Gender bias comes out as a concern in the assessment conducted by the World Bank; scores likely to influence financial support given to these countries
A review of Africa’s policies and institutions has shown that the governments of 20 per cent of countries have improved their policies to boost growth and cut poverty in the continent.
The review, conducted by the World Bank, has highlighted that a considerable economic and social progress could be seen in the countries that were once affected by conflict, but are at peace now.
The latest Country Policy and Institutional Assessment (CPIA) Africa report describes the progress made in low-income African countries to strengthen their policies and institutions that help to spur better development outcomes. The international body has used 16 indicators in four areas—economic management, structural policies, policies for social inclusion and equity, and public sector management and institutions. The score will influence the support these countries get from the International Development Association (IDA), the World Bank Group’s concessional fund for the world’s poorest countries.
“Although there are a number of highly performing countries, African IDA-eligible countries on average continue to lag behind those in other regions in their policy and institutional ratings,” says Francisco Ferreira, Chief Economist for the World Bank Africa Region. “There is still a lot of work to be done in Africa to meet the region’s needs for effective public services, and transparent and efficient government operations…” added the expert.
The top performers
The CPIA scored countries on a scale of 1–6 (with 6 as the highest and 1 as the lowest). Eight countries in Sub Saharan Africa had a rise in overall CPIA scores. While Rwanda led the tally alongside Cabo Verde and Kenya at score of 3.9, countries like Burkina Faso, Senegal, and Tanzania followed close behind, each with a score of 3.8. The Democratic Republic of Congo achieved the largest gain, boosting its score from 2.7 in 2012 to 2.9. The results show the overall score for Africa was steady at 3.2.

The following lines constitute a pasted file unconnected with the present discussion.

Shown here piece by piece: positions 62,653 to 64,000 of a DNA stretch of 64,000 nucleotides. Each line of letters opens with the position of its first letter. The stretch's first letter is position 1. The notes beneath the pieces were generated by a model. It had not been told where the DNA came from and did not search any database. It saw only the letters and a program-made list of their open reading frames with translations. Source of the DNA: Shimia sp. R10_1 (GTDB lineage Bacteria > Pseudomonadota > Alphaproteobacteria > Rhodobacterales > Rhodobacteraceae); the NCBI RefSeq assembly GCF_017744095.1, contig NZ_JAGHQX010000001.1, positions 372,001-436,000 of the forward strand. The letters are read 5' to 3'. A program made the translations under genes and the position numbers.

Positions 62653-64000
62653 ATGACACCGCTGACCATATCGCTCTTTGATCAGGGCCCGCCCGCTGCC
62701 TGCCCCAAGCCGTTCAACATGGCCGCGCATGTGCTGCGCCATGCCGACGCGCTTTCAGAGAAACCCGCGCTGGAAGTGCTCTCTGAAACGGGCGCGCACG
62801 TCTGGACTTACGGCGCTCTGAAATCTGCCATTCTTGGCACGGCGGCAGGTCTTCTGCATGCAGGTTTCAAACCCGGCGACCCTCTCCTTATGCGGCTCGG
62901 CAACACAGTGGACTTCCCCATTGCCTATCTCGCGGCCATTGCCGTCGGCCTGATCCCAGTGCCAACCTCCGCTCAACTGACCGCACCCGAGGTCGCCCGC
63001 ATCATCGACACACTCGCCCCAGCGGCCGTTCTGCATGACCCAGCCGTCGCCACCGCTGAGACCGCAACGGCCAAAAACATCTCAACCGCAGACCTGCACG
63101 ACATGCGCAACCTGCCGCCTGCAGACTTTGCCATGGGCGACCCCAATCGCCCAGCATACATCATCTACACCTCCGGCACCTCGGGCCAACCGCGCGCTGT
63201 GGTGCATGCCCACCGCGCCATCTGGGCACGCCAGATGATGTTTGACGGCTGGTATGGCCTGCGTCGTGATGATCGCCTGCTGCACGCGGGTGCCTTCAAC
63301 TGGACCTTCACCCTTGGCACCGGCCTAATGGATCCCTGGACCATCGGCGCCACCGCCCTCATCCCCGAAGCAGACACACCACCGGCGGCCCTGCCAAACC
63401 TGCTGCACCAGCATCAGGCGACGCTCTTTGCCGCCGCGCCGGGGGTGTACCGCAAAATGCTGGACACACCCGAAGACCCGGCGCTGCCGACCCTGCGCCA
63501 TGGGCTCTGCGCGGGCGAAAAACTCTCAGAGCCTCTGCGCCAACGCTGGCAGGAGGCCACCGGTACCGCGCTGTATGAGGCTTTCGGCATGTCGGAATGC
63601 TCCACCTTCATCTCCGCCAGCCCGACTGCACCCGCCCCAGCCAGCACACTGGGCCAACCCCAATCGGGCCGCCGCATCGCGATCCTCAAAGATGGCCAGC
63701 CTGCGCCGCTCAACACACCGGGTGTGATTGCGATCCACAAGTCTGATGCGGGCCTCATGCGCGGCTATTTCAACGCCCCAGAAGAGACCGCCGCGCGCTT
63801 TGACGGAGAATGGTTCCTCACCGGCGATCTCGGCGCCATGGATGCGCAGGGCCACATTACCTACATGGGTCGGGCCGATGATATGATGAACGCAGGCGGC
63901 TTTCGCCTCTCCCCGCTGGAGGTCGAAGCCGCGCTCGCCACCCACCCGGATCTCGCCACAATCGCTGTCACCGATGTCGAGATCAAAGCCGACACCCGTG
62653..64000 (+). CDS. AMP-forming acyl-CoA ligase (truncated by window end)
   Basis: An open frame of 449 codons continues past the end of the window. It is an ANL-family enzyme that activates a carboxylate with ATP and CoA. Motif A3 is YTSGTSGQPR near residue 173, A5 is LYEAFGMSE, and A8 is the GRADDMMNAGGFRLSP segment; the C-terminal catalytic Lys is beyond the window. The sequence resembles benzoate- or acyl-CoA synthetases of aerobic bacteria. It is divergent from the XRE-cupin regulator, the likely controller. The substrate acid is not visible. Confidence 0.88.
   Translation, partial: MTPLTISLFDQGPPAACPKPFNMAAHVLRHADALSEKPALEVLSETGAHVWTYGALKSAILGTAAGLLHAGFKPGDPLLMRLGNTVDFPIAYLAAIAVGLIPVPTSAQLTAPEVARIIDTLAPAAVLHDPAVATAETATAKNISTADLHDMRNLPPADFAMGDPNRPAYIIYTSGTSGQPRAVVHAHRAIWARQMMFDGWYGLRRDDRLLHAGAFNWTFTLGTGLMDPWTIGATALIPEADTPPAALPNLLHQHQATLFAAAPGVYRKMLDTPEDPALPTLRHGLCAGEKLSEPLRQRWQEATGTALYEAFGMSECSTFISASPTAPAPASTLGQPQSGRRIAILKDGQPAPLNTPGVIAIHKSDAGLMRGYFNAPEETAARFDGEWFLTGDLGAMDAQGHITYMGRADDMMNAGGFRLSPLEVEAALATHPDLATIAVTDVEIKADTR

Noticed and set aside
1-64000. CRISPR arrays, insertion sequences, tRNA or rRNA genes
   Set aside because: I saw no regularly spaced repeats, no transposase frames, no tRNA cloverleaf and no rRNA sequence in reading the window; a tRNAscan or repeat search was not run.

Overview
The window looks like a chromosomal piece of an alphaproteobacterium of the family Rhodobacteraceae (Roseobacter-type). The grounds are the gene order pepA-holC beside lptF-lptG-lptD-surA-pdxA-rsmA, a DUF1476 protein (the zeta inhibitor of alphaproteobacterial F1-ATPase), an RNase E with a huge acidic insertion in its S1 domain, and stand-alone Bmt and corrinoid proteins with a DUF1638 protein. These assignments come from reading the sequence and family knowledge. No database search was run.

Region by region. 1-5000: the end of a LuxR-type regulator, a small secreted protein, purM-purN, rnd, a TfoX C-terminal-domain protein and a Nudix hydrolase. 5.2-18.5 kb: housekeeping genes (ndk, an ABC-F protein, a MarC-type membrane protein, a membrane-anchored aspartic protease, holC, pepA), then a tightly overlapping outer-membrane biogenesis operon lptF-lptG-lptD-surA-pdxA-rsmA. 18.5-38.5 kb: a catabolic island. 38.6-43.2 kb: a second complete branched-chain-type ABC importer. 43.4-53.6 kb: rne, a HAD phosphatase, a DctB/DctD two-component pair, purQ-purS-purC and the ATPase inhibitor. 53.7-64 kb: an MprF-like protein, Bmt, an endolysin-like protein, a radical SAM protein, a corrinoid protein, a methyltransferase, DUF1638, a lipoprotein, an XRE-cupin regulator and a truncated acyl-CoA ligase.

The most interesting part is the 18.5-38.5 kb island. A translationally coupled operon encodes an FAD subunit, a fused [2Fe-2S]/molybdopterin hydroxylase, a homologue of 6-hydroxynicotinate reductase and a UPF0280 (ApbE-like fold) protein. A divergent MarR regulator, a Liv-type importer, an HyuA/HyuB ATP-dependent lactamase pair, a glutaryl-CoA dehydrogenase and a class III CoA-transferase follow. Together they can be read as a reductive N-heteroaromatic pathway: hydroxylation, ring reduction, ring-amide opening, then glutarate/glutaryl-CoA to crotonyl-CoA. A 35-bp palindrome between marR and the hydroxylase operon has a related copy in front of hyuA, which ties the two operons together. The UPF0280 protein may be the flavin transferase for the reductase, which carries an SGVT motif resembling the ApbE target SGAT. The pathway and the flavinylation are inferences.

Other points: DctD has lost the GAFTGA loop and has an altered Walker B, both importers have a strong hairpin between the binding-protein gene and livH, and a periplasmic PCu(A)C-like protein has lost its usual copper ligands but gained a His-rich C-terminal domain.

Battered by conflicts, they shine bright
Punam Chuhan-Pole, lead Economist for the World Bank Africa Region and the report’s author said that post-conflict countries, accounted for over half of the improvement in overall CPIA scores in the region. Countries like Cote d’Ivoire, Chad and Democratic Republic of Congo, which were transforming from conflict, saw an uptick in its rating for a third consecutive year, thanks to wide-ranging ongoing policy reforms and developments.
Despite unsettled conditions still persisting in their region and lingering challenges in global economic conditions, Djibouti and Yemen have their scores virtually unchanged, indicating that in the Bank’s Middle East and North Africa region, IDA countries generally opted to maintain their existing policy framework despite the conflicts.
“The Arab Spring uprisings in 2011 brought down the CPIA ratings throughout the Middle East and North Africa region,” said Chuhan-Pole.
Gender equality remains a concern
Progress with laws and policies that promote gender equality continued to lag behind most other regions. It was also noted that eight countries with a low 2.5 CPIA for gender equality also have extremely high rates of maternal mortality. Cabo Verde, however, was ranked highest (4.5) on this parameter.
Mixed performance on economic management
Though countries throughout the region continued to score the highest in the area of economic management, some performed better than the others. “This year’s scores show slippages in economic management and weaknesses in the fiscal framework in many countries, including Ghana and Zambia,” says Chuhan-Pole. “By contrast,” Chuhan-Pole says, “several countries, such as the Democratic Republic of Congo, the Congo Republic, Cote d’Ivoire, Nigeria and Rwanda, saw an improvement in debt policy and management.”
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